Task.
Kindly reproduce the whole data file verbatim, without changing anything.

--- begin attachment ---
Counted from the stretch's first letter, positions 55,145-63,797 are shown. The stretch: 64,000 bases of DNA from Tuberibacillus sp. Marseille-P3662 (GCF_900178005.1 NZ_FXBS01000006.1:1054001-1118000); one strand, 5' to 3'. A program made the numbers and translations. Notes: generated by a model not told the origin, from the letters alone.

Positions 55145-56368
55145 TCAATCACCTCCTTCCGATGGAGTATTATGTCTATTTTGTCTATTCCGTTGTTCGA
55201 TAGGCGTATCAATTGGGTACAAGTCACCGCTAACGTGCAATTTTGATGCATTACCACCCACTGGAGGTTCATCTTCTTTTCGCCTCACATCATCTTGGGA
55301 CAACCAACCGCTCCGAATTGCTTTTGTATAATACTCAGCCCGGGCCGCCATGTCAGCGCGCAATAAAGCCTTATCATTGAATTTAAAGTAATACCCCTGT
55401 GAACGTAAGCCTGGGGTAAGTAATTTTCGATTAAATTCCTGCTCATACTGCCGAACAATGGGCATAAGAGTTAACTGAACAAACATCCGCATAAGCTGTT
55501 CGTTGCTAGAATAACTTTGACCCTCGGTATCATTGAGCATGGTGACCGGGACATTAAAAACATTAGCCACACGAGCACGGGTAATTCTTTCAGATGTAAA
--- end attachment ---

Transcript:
Counted from the stretch's first letter, positions 55,145-63,797 are shown. The stretch: 64,000 bases of DNA from Tuberibacillus sp. Marseille-P3662 (GCF_900178005.1 NZ_FXBS01000006.1:1054001-1118000); one strand, 5' to 3'. A program made the numbers and translations. Notes: generated by a model not told the origin, from the letters alone.

Positions 55145-56368
55145 TCAATCACCTCCTTCCGATGGAGTATTATGTCTATTTTGTCTATTCCGTTGTTCGA
55201 TAGGCGTATCAATTGGGTACAAGTCACCGCTAACGTGCAATTTTGATGCATTACCACCCACTGGAGGTTCATCTTCTTTTCGCCTCACATCATCTTGGGA
55301 CAACCAACCGCTCCGAATTGCTTTTGTATAATACTCAGCCCGGGCCGCCATGTCAGCGCGCAATAAAGCCTTATCATTGAATTTAAAGTAATACCCCTGT
55401 GAACGTAAGCCTGGGGTAAGTAATTTTCGATTAAATTCCTGCTCATACTGCCGAACAATGGGCATAAGAGTTAACTGAACAAACATCCGCATAAGCTGTT
55501 CGTTGCTAGAATAACTTTGACCCTCGGTATCATTGAGCATGGTGACCGGGACATTAAAAACATTAGCCACACGAGCACGGGTAATTCTTTCAGATGTAAA